Here’s this week’s Where In The Universe Challenge. You know what to do: take a look at this image and see if you can determine where in the universe this image is from; give yourself extra points if you can name the instrument responsible for the image. We’ll provide the image today, but won’t reveal the answer until tomorrow. This gives you a chance to mull over the image and provide your answer/guess in the comment section. Please, no links or extensive explanations of what you think this is — give everyone the chance to guess.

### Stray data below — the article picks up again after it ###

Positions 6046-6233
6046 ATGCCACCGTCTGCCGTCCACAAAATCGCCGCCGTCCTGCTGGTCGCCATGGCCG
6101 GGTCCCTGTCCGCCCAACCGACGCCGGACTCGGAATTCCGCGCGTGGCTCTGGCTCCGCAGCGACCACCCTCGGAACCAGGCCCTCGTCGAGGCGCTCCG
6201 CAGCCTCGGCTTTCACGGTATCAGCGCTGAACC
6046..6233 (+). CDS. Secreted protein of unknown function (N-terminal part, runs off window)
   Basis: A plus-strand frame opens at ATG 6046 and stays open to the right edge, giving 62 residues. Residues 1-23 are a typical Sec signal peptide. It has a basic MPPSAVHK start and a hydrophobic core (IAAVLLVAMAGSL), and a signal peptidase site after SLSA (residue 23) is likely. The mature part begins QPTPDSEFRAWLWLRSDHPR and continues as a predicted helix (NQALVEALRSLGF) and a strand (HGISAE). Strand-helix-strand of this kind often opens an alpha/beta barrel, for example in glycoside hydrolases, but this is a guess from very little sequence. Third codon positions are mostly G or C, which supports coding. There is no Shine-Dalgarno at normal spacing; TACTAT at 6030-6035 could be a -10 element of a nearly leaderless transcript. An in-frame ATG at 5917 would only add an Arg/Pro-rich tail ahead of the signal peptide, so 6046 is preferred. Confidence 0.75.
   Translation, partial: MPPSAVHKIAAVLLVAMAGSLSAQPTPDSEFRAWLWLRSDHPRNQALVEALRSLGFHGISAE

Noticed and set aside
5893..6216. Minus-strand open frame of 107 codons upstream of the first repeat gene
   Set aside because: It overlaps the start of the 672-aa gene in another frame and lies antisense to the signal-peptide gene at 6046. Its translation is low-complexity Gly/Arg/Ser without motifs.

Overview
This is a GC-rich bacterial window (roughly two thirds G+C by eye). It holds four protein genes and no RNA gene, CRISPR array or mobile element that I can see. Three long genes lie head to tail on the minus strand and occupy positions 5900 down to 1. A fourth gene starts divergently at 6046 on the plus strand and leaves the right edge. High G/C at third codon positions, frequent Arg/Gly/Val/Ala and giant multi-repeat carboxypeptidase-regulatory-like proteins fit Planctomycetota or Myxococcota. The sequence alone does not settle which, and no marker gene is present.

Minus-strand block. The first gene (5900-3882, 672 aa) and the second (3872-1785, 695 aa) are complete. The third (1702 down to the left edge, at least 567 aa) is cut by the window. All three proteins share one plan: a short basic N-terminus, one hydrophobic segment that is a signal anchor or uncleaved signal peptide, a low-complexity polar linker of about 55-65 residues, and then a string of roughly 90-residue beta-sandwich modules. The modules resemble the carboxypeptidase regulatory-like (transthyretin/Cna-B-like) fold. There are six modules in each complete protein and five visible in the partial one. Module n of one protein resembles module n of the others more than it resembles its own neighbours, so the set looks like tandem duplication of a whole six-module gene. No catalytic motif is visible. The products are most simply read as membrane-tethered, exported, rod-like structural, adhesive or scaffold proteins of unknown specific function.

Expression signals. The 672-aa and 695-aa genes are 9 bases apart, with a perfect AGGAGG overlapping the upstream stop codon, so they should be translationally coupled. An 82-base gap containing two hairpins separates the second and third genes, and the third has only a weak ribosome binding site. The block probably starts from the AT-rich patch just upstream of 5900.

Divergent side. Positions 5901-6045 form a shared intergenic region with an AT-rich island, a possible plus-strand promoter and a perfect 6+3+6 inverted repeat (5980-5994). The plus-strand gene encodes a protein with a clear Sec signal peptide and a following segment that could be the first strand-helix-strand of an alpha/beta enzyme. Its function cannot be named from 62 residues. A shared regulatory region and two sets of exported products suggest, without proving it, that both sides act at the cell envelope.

UPDATE: The answer has now been posted below.
This is Mars, from the HiRISE camera on the Mars Reconnaissance Orbiter, and this is a new image that was just released this week. It’s from the Gordii Dorsum region, which is an equatorial area just west of the Thasis bulge. The image shows a large area covered with polygonal ridges in an almost geometric pattern. If you remember, there were polygon features around the Phoenix landing site near the Mars Arctic region, and scientists thought they were created from freezing and thawing of suburface ice. But these polygons are huge, and Nicolas Thomas of the HiRISE teams writes,” The ridges may have originally been dunes which hardened (indurated) through the action of an unknown process. Groundwater might have been involved.”